Top Ten Dos and Don'ts for Direct Mail from Arts Organizations

By Suzanne Callahan, CFRE

How do you ensure that your solicitations stand out, get read, and lead to gifts? At a time when nonprofit open rates lag behind other sectors, and the economy is recovering, these tried and true tips highlight the best thinking from direct mail experts. They are adapted to the arts field but also respond to weaknesses we see in annual appeals from arts organizations, as well as what we have found works.

  1. Do use appealing copy and graphics on the outside envelope or subject line of the email. The line, and graphics, must grab the reader's attention. These days, people sort their mail over their trashcan. They decide in a nanosecond to toss or read, to save or delete. Be sure you make the cut. Give them a reason to want to open it.
  2. Do create a package with clarity and unity, around one theme. Carry this theme from the outer envelope to the letter to the PS to the response form. For email, carry the theme from the subject line, to the copy, and onto the donation page and any related links. Don't create a laundry list of this year's performances and awards, in hopes that one of them might grab the reader. They won't.
  3. Do create a scannable, rather than readable, piece. Don't assume people will either read your piece from cover to cover or scroll to the bottom of the screen. They won't. Assume you have 1- 5 seconds to grab their attention and convey your theme. Based on their initial impression, donors decide whether or not to read on and possibly give. Enhance your text to highlight a few key points.
  4. Do convey a personal tone in your copy. Direct mail and email is written from one person to another. Language should be conversational, and create a one-to-one connection with the reader. Don't recycle language from your business letter or grant proposal.
  5. Do use at least one story. Stories are a great way to convey the difference that your work makes. Select someone whose life has been affected by the work you do, and whose story fits in with your theme. It can be an audience member or a teen in your after school program. Use visuals and testimonials that support your stories and convey this meaning.
  6. Do pay careful attention to your vocabulary. Don't use art-speak. Avoid terms such as "commission" or "production" or "post modern" unless you're sure your readers will understand and connect with them.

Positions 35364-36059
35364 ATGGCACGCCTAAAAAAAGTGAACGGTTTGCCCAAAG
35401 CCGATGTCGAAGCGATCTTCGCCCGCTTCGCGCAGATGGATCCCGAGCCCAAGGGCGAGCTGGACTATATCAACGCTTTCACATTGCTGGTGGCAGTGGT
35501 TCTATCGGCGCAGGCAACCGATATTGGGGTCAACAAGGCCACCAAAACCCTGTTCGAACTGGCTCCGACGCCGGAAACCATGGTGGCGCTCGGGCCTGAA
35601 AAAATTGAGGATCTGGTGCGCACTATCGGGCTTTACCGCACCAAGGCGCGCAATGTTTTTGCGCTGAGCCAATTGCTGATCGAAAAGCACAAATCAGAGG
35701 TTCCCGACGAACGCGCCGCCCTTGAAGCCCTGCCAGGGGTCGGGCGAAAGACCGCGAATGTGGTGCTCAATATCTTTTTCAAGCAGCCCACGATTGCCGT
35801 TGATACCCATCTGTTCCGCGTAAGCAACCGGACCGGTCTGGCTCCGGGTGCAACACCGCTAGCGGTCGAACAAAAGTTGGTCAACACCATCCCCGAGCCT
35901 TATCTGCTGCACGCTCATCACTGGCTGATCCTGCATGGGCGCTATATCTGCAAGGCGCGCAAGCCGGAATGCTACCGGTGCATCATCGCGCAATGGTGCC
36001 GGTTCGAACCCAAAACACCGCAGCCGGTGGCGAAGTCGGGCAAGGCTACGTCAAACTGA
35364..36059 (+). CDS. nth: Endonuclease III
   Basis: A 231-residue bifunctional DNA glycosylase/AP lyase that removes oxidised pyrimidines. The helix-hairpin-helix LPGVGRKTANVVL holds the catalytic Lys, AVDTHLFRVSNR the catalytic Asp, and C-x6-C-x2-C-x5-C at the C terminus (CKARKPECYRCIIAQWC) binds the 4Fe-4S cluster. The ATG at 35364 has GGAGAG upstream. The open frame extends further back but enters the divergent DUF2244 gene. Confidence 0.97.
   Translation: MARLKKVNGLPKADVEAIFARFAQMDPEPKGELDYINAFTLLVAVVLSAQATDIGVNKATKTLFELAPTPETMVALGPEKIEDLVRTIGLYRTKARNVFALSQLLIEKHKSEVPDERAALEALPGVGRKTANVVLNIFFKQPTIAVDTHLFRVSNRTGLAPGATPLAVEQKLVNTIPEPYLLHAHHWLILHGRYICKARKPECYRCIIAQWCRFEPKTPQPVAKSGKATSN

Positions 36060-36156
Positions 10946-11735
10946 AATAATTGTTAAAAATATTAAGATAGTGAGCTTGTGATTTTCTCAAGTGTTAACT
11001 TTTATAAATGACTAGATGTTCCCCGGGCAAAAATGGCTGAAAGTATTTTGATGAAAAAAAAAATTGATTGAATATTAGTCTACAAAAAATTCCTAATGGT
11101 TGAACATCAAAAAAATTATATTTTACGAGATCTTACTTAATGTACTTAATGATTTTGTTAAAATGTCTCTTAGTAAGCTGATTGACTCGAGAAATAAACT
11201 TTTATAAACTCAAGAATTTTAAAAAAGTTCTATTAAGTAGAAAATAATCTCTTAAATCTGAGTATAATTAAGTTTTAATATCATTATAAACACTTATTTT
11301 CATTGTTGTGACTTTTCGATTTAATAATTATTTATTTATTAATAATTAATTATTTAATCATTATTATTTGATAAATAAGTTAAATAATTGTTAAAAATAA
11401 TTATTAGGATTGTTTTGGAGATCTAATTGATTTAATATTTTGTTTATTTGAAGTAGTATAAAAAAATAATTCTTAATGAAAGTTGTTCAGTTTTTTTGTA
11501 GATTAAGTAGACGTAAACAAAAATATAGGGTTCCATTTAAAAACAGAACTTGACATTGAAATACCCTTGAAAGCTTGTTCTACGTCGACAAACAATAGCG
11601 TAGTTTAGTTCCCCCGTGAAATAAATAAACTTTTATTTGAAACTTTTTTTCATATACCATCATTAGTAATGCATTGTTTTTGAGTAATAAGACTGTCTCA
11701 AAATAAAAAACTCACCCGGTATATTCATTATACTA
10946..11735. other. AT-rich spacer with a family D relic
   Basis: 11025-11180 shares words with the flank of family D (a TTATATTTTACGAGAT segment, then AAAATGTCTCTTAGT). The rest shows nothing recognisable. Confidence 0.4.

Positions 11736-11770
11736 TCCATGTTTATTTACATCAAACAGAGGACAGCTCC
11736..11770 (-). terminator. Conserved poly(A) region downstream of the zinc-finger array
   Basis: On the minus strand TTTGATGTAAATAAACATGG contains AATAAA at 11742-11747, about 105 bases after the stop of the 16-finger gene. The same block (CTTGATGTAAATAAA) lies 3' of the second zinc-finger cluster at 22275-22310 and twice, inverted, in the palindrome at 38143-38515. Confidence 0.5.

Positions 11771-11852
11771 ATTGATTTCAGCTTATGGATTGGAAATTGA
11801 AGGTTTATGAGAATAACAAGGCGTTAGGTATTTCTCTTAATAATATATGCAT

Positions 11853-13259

7. Do keep in mind your audience. Decide what will appeal to the people who will open the envelope or email. One factor that determines the appeal is who signs the letter, or sends the email. Keep them in mind as you write. Especially with email, if at all possible, segment your lists and your messages to coincide with the interests of the recipients. This is standard practice in other industries and increases open rates.
  8. Do remember the importance of the response form or donation page. Donors often file this form with their bills. At the end of the month, when deciding if they give, they are looking at the response form. It should convey urgency and remind the donor of your package's theme. The same is true for web pages that solicit donations; folks are deciding if, and how much, to give as they look at that page.
  9. Do use other features that increase response rate, such as personalization, design, color, graphics, and photos. The PS is important - make sure it sounds personal. And yes, they should all relate to the theme.
  10. Finally, Do ask for a donation! The average artist is overly timid about the "ask." Don't make your reader work to figure out why you are writing or what you want them to do. Tell them the gift ranges, how you will use funds, and how to give. Be sure your "ask" relates to your theme.
© Callahan Consulting for the Arts, 2009